The low art is the manga Emma by Kaoru Mori, set in Victorian London and is the story of a house maid who loves a member of the gentry, and deals with issues of class, and is now an anime (animated film). Again, I think that this distinction has to do with intrinsic value judgements, based on culture and place/time. This must mean then that the online and offline worlds possess different cultures and form judgements in different ways. Any online forum can certainly indicate the distinction, as cyberbullies and trolls alike take note of. So the offline democratic culture allows for anyone with an opinion to voice it, so too does the current online culture (excluding China, as Ai Weiwei attests).
The Fifty Shades of Grey phenomenon (I refuse to call it literature) owes the vast majority of its success to eBook sales. The book has attracted criticism due to its origin as a fan fiction based on the Twilight novels. at least initially this was how it built up a solid and very audible fanbase. The anonymity of the eBook and the fact that nobody could tell that that the kindle being read out in public was actually displaying erotica (this is being generous, as it is usually referred to online as ‘mommy porn’) was a level of freedom for readers and was reflected in the book’s rise to prominence through digital devices first and traditional media (the ol pulped, processed and dried tree edition). The lesson I take from such disparate examples of the digital distribution model is this: it could make you millions, but at the very least you may find that select group of people who like the same detritus as you, sharing those things that make you happy (or at the very least occupy/entertain, not everything can be Shakespeare). It should be mentioned that the historical settings of MS Paint Adventures comics Bard Quest and Problem Sleuth goes some way to filling the Shakespeare quota, though then again…
I have been focusing on the features of various that have stuck out for me; those mechanisms or qualities that have remained in my mind long after I have finished/completed/moved on from the game.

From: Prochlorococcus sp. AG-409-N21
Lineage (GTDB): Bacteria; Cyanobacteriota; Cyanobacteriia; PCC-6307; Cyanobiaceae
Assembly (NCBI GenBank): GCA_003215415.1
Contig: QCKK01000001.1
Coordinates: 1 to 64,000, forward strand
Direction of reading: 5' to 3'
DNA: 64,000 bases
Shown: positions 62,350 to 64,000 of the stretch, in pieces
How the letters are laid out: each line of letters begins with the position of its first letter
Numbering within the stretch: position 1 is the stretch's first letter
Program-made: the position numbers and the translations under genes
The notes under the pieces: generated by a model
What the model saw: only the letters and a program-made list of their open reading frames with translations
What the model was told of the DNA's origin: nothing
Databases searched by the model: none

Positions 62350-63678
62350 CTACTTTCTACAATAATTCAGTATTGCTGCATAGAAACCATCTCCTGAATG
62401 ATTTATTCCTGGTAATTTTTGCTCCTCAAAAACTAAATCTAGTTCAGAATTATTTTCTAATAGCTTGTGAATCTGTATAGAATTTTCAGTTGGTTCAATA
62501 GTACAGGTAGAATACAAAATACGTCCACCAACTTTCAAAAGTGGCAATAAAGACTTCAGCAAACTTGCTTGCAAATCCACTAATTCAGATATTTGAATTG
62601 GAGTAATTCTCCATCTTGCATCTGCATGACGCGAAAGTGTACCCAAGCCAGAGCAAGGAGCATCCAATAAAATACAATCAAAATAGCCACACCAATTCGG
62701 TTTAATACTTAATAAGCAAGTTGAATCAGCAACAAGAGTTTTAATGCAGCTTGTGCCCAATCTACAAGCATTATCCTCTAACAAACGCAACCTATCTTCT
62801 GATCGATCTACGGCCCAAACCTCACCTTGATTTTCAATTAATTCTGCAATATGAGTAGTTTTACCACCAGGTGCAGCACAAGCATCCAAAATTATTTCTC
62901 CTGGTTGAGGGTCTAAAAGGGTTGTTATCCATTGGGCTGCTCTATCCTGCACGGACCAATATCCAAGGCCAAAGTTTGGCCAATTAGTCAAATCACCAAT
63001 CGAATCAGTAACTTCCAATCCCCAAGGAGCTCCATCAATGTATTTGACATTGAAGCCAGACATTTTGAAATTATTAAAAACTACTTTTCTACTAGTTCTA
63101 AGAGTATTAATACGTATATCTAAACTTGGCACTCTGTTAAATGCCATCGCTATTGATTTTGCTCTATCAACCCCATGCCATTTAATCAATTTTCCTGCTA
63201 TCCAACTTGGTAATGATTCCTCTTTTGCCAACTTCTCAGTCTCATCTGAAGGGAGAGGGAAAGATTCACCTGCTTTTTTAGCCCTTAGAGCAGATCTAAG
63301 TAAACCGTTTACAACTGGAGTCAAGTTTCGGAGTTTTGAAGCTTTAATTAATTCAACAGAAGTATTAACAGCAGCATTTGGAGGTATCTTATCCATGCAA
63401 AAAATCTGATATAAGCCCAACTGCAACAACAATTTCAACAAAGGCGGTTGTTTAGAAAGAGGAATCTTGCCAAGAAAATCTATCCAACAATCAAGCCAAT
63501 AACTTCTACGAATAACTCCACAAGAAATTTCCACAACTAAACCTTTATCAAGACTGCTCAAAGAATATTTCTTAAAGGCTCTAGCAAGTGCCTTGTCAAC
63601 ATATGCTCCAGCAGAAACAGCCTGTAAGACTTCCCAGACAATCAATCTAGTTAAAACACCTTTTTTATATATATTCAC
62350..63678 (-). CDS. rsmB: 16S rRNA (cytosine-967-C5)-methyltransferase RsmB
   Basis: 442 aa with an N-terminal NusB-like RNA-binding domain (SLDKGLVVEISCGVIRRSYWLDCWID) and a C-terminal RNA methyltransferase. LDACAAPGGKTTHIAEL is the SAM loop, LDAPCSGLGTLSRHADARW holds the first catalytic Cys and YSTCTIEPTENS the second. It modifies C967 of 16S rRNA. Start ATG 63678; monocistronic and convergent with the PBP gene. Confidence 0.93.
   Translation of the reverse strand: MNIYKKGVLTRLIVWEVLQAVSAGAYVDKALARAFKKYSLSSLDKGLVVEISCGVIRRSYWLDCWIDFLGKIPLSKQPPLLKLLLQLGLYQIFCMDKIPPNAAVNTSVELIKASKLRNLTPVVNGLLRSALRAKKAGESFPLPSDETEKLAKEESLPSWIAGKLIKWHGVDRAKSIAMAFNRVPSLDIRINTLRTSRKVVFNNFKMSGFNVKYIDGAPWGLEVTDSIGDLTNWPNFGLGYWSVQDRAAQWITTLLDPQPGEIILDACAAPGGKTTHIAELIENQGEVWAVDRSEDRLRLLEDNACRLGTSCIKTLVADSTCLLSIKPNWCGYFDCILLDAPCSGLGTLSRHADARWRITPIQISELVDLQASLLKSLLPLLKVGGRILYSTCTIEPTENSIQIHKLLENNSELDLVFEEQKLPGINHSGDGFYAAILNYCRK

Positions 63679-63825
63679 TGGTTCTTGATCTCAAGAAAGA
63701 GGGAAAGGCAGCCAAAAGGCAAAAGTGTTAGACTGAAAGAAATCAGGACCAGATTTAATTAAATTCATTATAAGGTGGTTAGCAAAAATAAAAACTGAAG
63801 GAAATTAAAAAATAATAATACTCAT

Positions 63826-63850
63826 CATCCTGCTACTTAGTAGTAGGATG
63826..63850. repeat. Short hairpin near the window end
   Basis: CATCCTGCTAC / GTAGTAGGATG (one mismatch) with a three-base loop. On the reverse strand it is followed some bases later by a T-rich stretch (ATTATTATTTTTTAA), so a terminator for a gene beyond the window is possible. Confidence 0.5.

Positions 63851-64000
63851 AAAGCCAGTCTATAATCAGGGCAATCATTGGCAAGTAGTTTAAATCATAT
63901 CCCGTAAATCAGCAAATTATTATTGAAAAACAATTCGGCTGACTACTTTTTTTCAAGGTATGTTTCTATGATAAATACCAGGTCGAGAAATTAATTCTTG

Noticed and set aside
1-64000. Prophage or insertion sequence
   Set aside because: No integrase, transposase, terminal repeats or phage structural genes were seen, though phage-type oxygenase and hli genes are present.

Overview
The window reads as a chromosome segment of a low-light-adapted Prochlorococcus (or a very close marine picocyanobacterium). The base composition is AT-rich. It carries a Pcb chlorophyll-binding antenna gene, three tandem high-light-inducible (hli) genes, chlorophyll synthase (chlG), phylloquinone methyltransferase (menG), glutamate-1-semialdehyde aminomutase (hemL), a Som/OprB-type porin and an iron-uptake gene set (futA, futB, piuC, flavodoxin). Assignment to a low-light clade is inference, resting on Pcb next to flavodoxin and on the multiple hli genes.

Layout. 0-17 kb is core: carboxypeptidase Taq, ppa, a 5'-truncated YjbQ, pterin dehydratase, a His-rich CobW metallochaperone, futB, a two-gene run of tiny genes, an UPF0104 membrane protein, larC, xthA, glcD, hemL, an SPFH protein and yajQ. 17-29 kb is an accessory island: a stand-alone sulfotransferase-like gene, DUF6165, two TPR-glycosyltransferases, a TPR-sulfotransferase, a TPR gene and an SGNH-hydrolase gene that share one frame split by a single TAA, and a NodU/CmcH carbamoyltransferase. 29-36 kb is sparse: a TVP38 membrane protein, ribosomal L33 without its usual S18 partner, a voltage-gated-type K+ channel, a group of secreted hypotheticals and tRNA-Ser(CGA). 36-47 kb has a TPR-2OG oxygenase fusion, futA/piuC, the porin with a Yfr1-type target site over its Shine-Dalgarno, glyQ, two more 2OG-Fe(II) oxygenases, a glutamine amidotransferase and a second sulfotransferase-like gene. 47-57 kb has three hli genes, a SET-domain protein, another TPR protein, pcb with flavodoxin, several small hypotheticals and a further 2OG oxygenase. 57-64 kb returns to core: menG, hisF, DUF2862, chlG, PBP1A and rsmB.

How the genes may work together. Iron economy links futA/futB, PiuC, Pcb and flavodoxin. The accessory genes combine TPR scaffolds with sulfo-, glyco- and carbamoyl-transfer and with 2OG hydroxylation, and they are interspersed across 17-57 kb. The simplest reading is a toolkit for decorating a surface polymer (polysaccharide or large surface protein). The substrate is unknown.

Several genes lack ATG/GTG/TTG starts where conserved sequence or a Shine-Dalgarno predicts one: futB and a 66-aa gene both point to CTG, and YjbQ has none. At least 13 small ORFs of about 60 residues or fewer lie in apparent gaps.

The game was built over the course of two years by a team of seven people split between San Jose and New York City. They debuted the game at the September 2010 Penny Arcade Expo, and it went on to be nominated for awards at the 2011 Independent Games Festival and win awards at the Electronic Entertainment Expo prior to release.
I realise this is an enormous image, but to depict the scope and magnificent colour pallet of this game from Supergiant, I feel it necessary . The line-work the luscious landscapes are so well balanced with the narrative tone, making the game feel like a storybook come alive. And most of all, the music! I have never encountered a game which has used music and lyrics to such a powerful extent. The song below, titled Build that Wall (Zia’s Song), is a short hand narrative of the conflict central to the game, and serves as the introduction to the character of Zia, and won the Best Song in a Game award, the Best Original Score Award, and Best Downloadable Game Award at the Spike Video Game Awards in 2011. The tone of melancholy, weariness and the cultural folklore of the game world is depicted so clearly and succinctly through the song. The use of this song, as hummed by another character during the game’s progression is used as a tool to highlight certain narrative themes. Bastion’s soundtrack was produced and composed by Darren Korb, and a soundtrack album was made available for sale in August 2011. he musical style of the soundtrack has been described by Korb as “acoustic frontier trip hop”. It was intended to evoke both the American frontier and an exotic fantasy world.
But the stand out aspect of Bastion is the character and sole voice of the game: the Narrator, voiced by Logan Cunningham. The character that you play as, the kid, never speaks, nor do any other characters, only the Narrator speaks. He is of the same race as the kid, and tells the tale/actions of the player as the game unfolds. The narrative you hear is directly dependant on the actions that you take as the player. This changeable story is not necessarily unique to game-play, but the quality of the voice work of the Narrator is near perfect. The timber, range and soft qualities of the voice work marvellously together. At a particular point of the game, the Kid is attempting to rescue a survivor (Zulf) of the Calamity (the apocalyptic event at the centre of the game). To make progress across the map, the kid has to destroy the petrified bodies of people he knew (play the video at the 3 minute mark). The mental anguish expressed by the narrator in these moments is one of the most memorable game events I have ever played (time mark 5 minutes in). The pathos in this action of ‘spreading the ashes’ of these dead friends and the trauma of the suvivor Zulf make for some pretty emotionally arduous game play.